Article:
Search Images Maps Play YouTube News Gmail Drive More »
Sign in
Screen reader users: click this link for accessible mode. Accessible mode has the same essential features but works better with your reader.

Patents

  1. Advanced Patent Search
Publication numberUS3998224 A
Publication typeGrant
Application numberUS 05/674,263
Publication dateDec 21, 1976
Filing dateApr 6, 1976
Priority dateAug 15, 1973
Publication number05674263, 674263, US 3998224 A, US 3998224A, US-A-3998224, US3998224 A, US3998224A
InventorsMarcelo Chiquiar-Arias
Original AssigneeArias Marcelo Chiquiar
Export CitationBiBTeX, EndNote, RefMan
External Links: USPTO, USPTO Assignment, Espacenet
Disposable self-destructible syringes which render themselves unreusable
US 3998224 A
Abstract
This invention refers to disposable syringe containers used for injection which destroy themselves and render themselves unreusable, characterized principally in that they are made of a material which can be cut or perforated with the normal injecting movement of the piston in the syringe, thus destroying them and which have parts which engage the piston to the cylinder or to the injection needle after the first use and prevent any further use of the syringe.
Images(1)
Previous page
Next page
Claims(5)
I claim:
1. A disposable syringe which renders itself non-reusable which comprises a rigid cylinder coupled at one end to a bottom wall with an opening for the exit of the solution to be injected, and having the other end open, said end being integrally coupled to support flanges which extend outwardly and perpendicularly to the axis of the cylinder, and a plunger with a piston at the extreme end coupled to the cylinder, the piston having at least one punch rod which extends parallel to the longitudinal axis of the cylinder and is adapted to engage or puncture the bottom wall of said cylinder so as to prevent reuse.
2. A disposable syringe according to claim 1, in which there is a weakened portion extending only partially through the bottom wall of said cylinder, the punch being aligned with said bottom wall, there being a stop in the side wall of the cylinder near the forward part thereof, said stop being adapted to prevent the piston from moving unintentionally into contact with the inside surface of the forward wall of said cylinder during assembling.
3. A disposable syringe according to claim 2, in which the weakened portion is a ring extending about the needle.
4. A disposable syringe according to claim 2, in which the weakened portion is a perforation, the piston rod being adapted to be guided during its movement so as to prevent its rotation about its axis.
5. A disposable syringe according to claim 1, in which the rod coincides with the position of the needle on the bottom wall of the cylinder, there being a plurality of serrations on said rod and also serrations on the inside of an orifice of the needle, whereby coupling of the rod in the orifice of the needle prevents further use.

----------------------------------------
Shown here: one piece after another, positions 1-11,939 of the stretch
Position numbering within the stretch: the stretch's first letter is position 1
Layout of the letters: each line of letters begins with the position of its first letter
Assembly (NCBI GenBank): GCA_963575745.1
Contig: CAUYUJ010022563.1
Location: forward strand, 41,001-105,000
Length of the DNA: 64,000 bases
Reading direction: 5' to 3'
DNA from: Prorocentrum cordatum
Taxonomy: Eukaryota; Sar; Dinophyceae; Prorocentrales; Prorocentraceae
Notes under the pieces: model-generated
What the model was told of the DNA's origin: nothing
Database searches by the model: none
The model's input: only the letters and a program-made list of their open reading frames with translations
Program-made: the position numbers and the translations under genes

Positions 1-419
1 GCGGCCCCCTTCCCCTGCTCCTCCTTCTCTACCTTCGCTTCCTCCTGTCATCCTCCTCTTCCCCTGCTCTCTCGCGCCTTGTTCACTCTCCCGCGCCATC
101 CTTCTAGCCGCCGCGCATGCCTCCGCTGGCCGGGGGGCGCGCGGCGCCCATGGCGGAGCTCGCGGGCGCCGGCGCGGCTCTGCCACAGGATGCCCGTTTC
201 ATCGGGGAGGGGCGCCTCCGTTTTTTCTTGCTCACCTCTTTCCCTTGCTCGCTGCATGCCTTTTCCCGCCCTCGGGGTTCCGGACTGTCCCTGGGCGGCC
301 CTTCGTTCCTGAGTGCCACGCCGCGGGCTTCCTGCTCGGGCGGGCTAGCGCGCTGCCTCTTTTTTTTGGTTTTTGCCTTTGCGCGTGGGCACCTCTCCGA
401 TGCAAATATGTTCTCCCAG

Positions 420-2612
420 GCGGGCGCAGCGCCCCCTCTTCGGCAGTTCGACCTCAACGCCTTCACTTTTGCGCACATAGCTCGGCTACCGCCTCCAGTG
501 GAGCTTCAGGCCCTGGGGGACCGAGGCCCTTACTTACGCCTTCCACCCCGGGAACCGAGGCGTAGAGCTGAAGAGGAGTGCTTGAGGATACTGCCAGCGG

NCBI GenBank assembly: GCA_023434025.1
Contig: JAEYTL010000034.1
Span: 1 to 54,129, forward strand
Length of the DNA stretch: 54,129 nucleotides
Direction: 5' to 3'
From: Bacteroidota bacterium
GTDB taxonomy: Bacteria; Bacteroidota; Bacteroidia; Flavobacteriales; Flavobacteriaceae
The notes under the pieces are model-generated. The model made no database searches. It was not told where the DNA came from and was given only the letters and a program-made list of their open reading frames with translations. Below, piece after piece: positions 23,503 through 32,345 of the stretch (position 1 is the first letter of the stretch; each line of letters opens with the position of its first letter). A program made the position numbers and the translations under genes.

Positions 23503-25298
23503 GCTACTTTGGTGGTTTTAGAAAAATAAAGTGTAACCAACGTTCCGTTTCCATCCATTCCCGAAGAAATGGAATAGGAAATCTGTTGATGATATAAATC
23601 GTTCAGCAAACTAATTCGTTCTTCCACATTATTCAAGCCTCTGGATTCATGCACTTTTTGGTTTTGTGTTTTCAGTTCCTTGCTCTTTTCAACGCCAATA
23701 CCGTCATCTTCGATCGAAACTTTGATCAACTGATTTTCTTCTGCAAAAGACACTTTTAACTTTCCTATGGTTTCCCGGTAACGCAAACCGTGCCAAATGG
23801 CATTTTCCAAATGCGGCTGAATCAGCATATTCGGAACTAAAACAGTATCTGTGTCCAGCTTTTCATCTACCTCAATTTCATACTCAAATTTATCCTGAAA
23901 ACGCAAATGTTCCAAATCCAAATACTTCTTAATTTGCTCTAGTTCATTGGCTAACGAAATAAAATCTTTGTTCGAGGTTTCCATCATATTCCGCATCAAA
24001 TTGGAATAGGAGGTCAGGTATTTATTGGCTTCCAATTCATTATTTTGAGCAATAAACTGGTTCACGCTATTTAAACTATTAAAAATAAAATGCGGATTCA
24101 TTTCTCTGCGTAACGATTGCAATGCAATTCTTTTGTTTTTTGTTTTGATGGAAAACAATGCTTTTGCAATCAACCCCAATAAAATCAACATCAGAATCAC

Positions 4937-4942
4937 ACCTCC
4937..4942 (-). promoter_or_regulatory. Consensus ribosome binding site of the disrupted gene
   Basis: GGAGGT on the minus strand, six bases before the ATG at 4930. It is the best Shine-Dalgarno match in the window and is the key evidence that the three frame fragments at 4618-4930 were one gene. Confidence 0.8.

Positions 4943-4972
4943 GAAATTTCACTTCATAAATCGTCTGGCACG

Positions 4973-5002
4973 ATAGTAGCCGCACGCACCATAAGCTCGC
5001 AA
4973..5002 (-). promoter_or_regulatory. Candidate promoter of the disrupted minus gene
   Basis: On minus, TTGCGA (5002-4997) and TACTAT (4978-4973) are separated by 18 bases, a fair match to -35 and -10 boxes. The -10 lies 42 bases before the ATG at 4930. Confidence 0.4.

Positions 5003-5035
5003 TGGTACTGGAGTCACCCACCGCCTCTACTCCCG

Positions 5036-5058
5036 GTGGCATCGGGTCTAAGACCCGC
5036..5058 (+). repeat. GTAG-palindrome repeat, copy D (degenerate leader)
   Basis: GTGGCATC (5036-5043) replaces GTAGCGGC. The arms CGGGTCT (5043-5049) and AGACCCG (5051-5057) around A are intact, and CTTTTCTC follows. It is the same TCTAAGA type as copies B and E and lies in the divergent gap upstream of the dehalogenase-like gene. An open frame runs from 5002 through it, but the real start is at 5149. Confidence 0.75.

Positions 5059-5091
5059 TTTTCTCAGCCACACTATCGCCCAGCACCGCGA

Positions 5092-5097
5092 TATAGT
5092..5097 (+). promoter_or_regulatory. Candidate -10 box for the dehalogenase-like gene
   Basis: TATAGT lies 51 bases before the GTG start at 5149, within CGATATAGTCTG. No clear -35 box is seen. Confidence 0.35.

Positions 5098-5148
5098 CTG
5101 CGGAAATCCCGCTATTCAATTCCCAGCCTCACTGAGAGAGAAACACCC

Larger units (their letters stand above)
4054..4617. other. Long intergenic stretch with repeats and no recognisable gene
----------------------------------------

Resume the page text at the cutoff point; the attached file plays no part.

Description
REFERENCES TO OTHER APPLICATION

The present application is a divisional of my Pat. Application No. 474,283 filed May 29, 1974 now U.S. Pat. No. 3,951,146.

BACKGROUND OF THE INVENTION

This invention is designed to solve not only the problem of preventing contamination caused by disposable syringes if they are reused by the users, since this is a current problem of world interest, this problem is completely solved with the syringes which render themselves unreusable, which are the subject of the aforementioned Patent Application, but this invention also provides the solution to the problem of the possible reuse of syringes by drug addicts, a problem which was not completely solved with the aforementioned syringes which rendered themselves unreusable.

The improvements set forth in this invention make the use of the syringes more effective and easier and prevent their possible reuse, even in a partial manner, as well as preventing the possible reuse of the injection needle. The aforementioned syringes could have their needles reused inasmuch as regular needles were used. For this reason, one of the aspects of this invention is to prevent the possible reuse of the needles.

My U.S. Pat. No. 3,667,657 shows a prefilled syringe in which a non-retractable knife destroys the syringe on use. There are some injectable solutions which cannot be stored for a given amount of time in containers made of material which can be cut with a blade, such as plastic or similar materials. For this reason there is a necessity for a syringe for these types of solutions which can be filled without the blade cutting the cylinder at the time that the solution is extracted from its container in the process of filling the syringe. My Mexican Patent No. 107,080 shows attaching a resiliently mounted knife to one of the sides of the flaps of the piston rod.

In view of the fact that in most of the foregoing embodiments, drug addicts can refill, even with a small amount of solution, the destroyed syringe due to the small part of the syringe which is not cut and which corresponds to the size of the piston of the plunger, this invention furthermore includes the following aspects that solves this and other problems.